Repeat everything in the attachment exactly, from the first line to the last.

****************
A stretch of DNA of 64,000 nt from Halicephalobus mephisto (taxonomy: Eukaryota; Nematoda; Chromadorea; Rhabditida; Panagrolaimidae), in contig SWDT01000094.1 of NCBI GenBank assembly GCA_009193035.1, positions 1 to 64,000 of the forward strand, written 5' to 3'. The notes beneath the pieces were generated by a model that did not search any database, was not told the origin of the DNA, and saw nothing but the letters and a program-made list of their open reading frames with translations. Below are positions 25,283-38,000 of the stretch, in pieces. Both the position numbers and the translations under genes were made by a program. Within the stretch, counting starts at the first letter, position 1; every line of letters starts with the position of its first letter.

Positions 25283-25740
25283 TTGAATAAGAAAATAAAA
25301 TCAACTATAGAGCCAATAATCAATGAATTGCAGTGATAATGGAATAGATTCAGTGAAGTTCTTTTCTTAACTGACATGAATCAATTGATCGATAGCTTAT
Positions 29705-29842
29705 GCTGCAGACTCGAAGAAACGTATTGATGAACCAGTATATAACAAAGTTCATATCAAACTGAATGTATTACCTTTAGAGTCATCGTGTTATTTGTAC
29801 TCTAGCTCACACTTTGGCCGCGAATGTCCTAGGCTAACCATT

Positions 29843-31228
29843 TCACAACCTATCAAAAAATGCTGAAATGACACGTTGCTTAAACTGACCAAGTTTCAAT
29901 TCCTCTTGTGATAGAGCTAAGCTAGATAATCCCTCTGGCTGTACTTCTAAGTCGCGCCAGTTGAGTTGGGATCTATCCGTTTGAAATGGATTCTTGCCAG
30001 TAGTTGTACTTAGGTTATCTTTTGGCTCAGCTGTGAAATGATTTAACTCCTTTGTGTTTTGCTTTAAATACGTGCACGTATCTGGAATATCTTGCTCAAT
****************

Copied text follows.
A stretch of DNA of 64,000 nt from Halicephalobus mephisto (taxonomy: Eukaryota; Nematoda; Chromadorea; Rhabditida; Panagrolaimidae), in contig SWDT01000094.1 of NCBI GenBank assembly GCA_009193035.1, positions 1 to 64,000 of the forward strand, written 5' to 3'. The notes beneath the pieces were generated by a model that did not search any database, was not told the origin of the DNA, and saw nothing but the letters and a program-made list of their open reading frames with translations. Below are positions 25,283-38,000 of the stretch, in pieces. Both the position numbers and the translations under genes were made by a program. Within the stretch, counting starts at the first letter, position 1; every line of letters starts with the position of its first letter.

Positions 25283-25740
25283 TTGAATAAGAAAATAAAA
25301 TCAACTATAGAGCCAATAATCAATGAATTGCAGTGATAATGGAATAGATTCAGTGAAGTTCTTTTCTTAACTGACATGAATCAATTGATCGATAGCTTAT
Positions 29705-29842
29705 GCTGCAGACTCGAAGAAACGTATTGATGAACCAGTATATAACAAAGTTCATATCAAACTGAATGTATTACCTTTAGAGTCATCGTGTTATTTGTAC
29801 TCTAGCTCACACTTTGGCCGCGAATGTCCTAGGCTAACCATT

Positions 29843-31228
29843 TCACAACCTATCAAAAAATGCTGAAATGACACGTTGCTTAAACTGACCAAGTTTCAAT
29901 TCCTCTTGTGATAGAGCTAAGCTAGATAATCCCTCTGGCTGTACTTCTAAGTCGCGCCAGTTGAGTTGGGATCTATCCGTTTGAAATGGATTCTTGCCAG
30001 TAGTTGTACTTAGGTTATCTTTTGGCTCAGCTGTGAAATGATTTAACTCCTTTGTGTTTTGCTTTAAATACGTGCACGTATCTGGAATATCTTGCTCAAT